Effect of different photoperiods on the biochemical profile of the green algae C. vulgaris and S. obliquus
Microalgae are photosynthetic plant-like organisms, which are considered to be a fast growing source for a sustainable production of various products (e.g. food and food supplements, biofuels or animal feed and aquaculture). Currently, some of the bottlenecks for the commercial use are the low efficiency of production yields, efficient harvesting technologies for sensitive products and high establishment costs. Light, its quality as well as quantity, is a main critical parameter for microalgal growth and metabolism. Thus, artificial lighting offers the option of improved production of microalgal biomass as well as increases in special metabolites under defined conditions. On the other hand, artificial lighting is a highly expensive factor. The aim of the present study is to investigate the influence of several photoperiods (14:10, 20:4, 22:2, 24:0-h for Chlorella vulgaris and additional 16:8, 18:6-h for Scendesmus obliquus) on the biochemical profile of single-celled green algae C. vulgaris and S. obliquus. Preliminary results indicated that S. obliquus showed higher cell contents of proteins, chl a and chl b, lutein, ß-carotene, astaxanthin and α-linolenic amounts independently from the photoperiod. However, based on the achieved biomass respectively cell concentration in the related photoperiods, the possible harvest yield of these compounds is similar in both species or just little more effective by S. obliquus.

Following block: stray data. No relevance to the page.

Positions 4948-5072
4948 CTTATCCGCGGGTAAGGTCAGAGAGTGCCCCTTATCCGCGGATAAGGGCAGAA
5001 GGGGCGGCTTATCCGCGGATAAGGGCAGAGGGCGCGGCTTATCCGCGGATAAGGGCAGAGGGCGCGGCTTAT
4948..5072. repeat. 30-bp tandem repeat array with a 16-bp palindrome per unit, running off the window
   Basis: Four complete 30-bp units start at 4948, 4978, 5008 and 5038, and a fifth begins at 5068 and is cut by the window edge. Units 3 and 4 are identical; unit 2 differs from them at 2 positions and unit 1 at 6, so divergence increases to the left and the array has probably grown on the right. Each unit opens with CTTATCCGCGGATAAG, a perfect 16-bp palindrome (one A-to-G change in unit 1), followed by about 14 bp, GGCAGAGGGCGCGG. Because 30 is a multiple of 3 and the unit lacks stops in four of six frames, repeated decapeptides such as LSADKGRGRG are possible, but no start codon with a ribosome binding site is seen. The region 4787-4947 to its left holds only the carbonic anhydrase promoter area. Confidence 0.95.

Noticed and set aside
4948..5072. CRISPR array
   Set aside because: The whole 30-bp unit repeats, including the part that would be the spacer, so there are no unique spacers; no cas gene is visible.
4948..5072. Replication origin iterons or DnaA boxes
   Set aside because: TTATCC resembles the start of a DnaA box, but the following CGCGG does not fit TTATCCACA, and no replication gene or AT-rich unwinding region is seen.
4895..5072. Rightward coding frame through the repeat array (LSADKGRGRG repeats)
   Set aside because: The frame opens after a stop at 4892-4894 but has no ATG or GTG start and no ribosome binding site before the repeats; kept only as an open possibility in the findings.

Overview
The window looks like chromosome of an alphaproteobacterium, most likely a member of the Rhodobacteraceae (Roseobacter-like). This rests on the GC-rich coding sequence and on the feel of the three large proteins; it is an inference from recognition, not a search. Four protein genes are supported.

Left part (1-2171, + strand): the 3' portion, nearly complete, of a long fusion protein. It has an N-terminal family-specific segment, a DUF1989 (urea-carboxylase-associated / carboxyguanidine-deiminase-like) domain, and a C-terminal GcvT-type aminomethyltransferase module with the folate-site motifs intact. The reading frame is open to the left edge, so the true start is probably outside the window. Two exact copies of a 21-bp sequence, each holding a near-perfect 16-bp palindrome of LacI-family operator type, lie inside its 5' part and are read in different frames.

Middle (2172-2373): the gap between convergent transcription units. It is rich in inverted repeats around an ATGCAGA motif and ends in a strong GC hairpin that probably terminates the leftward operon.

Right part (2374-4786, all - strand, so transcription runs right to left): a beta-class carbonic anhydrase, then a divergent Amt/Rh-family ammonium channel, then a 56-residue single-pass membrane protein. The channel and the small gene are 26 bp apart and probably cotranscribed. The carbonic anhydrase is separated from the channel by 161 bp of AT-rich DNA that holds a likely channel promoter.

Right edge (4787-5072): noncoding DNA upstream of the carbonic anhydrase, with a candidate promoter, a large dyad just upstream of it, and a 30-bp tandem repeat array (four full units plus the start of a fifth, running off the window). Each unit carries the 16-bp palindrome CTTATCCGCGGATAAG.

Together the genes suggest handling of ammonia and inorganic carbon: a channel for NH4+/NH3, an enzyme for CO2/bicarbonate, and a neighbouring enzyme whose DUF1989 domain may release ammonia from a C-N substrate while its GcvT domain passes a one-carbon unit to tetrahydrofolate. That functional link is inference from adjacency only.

Scharff, C., Domurath, N., Wensch-Dorendorf, M. and Schröder, F.-G. (2017). Effect of different photoperiods on the biochemical profile of the green algae C. vulgaris and S. obliquus. Acta Hortic. 1170, 1149-1156
microalgae, light, protein, fatty acids, carotenoids